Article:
The husband continues talking about how much he loves the wife, and the Bible says in Song of Solomon 4:10-15, “How fair is thy love, my sister, my spouse! how much better is thy love than wine! and the smell of thine ointments than all spices! Thy lips, O my spouse, drop as the honeycomb: honey and milk are under thy tongue; and the smell of thy garments is like the smell of Lebanon. A garden inclosed is my sister, my spouse; a spring shut up, a fountain sealed. Thy plants are an orchard of pomegranates, with pleasant fruits; camphire, with spikenard, Spikenard and saffron; calamus and cinnamon, with all trees of frankincense; myrrh and aloes, with all the chief spices: A fountain of gardens, a well of living waters, and streams from Lebanon.” This time Solomon thinks of pleasant and desirable elements of the natural world and compares them to his wife. Her love is compared to the fruit of the vine (wine, i.e. grape juice.) Her fragrance is compared to “all spices.” Her lips are compared to the honeycomb and her tongue to “honey and milk.” This is very similar to another modern day love song called “Honeycomb.”
Well it's a darn good life
And it's kinda funny
How the Lord made the bee
And the bee made the honey
And the honeybee lookin' for a home
And they called it honeycomb
And they roamed the world and they gathered all
Of the honeycomb into one sweet ball
And the honeycomb from a million trips
Made my baby's lips.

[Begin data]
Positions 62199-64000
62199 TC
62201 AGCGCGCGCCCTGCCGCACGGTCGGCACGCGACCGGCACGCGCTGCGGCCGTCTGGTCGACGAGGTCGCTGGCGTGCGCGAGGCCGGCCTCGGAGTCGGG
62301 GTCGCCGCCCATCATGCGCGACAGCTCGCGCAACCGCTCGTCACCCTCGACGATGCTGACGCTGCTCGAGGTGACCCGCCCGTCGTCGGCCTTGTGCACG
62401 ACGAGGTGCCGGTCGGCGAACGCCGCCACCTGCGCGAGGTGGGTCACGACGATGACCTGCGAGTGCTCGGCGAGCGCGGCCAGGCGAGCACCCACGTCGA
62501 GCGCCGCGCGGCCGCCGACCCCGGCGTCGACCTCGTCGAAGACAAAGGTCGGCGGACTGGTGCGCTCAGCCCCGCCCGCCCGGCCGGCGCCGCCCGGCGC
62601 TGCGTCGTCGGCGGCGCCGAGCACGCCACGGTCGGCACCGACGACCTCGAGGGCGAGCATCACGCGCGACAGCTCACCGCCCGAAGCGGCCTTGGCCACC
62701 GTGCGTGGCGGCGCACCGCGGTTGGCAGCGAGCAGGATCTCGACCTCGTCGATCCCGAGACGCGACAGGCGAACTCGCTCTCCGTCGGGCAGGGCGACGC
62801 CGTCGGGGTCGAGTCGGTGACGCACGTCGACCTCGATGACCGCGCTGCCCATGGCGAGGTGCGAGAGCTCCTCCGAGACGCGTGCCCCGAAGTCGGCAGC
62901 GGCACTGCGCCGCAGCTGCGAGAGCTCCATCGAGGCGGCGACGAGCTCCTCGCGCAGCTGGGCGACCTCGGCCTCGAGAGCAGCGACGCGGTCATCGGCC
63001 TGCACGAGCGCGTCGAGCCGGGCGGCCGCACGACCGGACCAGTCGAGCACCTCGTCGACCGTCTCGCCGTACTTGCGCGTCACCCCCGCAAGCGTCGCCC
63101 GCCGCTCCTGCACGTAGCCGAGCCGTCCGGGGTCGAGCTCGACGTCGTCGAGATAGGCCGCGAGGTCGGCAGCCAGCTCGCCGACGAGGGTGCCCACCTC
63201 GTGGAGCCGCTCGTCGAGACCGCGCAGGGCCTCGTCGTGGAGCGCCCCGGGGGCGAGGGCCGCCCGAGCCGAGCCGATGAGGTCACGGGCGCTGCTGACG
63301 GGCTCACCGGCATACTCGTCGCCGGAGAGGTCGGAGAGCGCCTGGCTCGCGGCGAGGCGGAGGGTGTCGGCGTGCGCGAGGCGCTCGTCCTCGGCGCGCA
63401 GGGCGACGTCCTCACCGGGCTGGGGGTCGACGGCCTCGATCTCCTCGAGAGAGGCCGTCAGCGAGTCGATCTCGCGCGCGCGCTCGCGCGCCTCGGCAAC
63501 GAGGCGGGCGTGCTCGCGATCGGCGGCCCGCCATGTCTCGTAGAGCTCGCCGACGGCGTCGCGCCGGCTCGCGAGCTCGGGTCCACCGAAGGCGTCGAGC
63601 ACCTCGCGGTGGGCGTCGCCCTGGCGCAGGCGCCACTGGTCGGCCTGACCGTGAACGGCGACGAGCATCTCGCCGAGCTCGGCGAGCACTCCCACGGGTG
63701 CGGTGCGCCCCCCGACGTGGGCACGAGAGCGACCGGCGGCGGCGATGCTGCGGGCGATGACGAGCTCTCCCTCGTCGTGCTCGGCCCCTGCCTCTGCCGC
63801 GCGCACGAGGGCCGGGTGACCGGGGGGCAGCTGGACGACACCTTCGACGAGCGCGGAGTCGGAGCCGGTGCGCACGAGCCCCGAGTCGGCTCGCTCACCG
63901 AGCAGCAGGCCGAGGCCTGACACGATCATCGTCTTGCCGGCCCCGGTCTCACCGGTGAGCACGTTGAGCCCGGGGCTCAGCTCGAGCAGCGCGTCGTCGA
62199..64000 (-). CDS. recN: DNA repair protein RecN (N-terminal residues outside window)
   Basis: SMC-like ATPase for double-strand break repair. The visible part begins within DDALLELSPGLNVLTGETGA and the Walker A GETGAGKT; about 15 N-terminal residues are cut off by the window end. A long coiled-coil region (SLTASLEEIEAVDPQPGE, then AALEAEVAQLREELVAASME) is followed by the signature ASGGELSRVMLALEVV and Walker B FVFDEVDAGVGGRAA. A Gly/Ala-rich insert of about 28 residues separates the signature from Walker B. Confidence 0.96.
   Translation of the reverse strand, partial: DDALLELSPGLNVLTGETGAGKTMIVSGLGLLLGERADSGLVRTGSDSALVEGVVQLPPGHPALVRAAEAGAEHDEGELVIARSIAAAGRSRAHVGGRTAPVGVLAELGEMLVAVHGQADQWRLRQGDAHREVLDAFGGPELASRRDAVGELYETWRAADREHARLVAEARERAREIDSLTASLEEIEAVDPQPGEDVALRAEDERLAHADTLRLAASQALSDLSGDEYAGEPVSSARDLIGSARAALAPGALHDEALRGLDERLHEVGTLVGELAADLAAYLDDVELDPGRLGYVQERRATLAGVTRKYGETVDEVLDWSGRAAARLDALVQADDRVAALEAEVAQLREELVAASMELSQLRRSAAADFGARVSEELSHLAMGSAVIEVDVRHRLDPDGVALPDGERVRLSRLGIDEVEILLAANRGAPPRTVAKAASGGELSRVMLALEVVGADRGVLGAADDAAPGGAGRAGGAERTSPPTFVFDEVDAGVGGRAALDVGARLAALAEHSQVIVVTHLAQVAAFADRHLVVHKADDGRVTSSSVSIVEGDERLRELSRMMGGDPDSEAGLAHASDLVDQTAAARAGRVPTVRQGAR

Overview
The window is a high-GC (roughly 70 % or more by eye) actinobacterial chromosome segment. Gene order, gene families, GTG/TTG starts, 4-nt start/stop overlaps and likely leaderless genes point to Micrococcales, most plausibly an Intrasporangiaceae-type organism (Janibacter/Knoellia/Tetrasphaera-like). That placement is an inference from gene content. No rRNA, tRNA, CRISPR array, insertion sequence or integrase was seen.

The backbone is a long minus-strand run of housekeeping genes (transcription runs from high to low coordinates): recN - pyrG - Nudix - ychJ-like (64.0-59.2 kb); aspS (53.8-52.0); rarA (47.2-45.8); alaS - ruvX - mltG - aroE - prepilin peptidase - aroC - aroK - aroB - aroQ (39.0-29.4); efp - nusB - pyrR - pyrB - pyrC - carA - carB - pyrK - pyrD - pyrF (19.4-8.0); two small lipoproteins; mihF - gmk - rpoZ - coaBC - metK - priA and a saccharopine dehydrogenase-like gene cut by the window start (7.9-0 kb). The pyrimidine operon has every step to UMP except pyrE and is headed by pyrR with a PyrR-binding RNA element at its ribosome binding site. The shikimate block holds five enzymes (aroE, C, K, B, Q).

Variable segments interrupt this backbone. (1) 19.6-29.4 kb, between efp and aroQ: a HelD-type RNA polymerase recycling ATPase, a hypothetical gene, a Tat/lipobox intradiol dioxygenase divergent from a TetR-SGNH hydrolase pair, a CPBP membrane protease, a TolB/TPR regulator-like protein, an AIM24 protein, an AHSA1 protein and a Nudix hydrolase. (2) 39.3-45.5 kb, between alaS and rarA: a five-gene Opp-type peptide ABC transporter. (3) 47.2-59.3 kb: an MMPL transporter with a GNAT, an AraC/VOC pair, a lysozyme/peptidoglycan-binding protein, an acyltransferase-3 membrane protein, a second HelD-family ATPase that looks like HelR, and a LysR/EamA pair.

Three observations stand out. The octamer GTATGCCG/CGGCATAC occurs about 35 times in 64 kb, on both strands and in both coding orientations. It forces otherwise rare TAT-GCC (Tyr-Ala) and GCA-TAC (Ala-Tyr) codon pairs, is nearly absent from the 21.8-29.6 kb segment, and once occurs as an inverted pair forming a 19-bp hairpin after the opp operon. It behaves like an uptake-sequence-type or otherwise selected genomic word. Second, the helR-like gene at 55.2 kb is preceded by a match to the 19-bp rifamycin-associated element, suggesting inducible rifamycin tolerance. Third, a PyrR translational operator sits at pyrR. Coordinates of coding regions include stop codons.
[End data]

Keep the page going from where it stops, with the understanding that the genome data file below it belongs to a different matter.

The wife answers her husband and says in Song of Solomon 4:16, “Awake, O north wind; and come, thou south; blow upon my garden, that the spices thereof may flow out. Let my beloved come into his garden, and eat his pleasant fruits.” The woman is expressing her desire that her husband come to her. Evidently, they have been apart for a specified period of time, and she is only satisfied when she is with him, and she knows that he is only satisfied when he is with her. There seems to be a symbolism in these verses wherein the enjoyment of eating good food is compared to the enjoyment of the physical union between husband and wife. God gave us the physical desires that we have. He designed them. He thought them up in eternity past along with everything else that He created. Of course, God’s will is for these desires to be fulfilled only in marriage. To compare the desire of the body for food to the desire for the intimate union between man and woman is a good thing to do because it reminds us of the fact that these desires are two of the basic desires of human life. Parents of teenagers should remember this. It has nothing to do with trusting your teenager or not. Sometimes teenagers are given way too much leeway to be alone with someone of the opposite sex. Is that really a good idea? Would you put a starving man in a room full of delicious food and tell him to eat nothing? Of course, not: That would be ridiculous. Putting male and female college students into the same dorm is ridiculous. Wise parents would do well to practice what wise parents did of past generations: it is called chaperoning.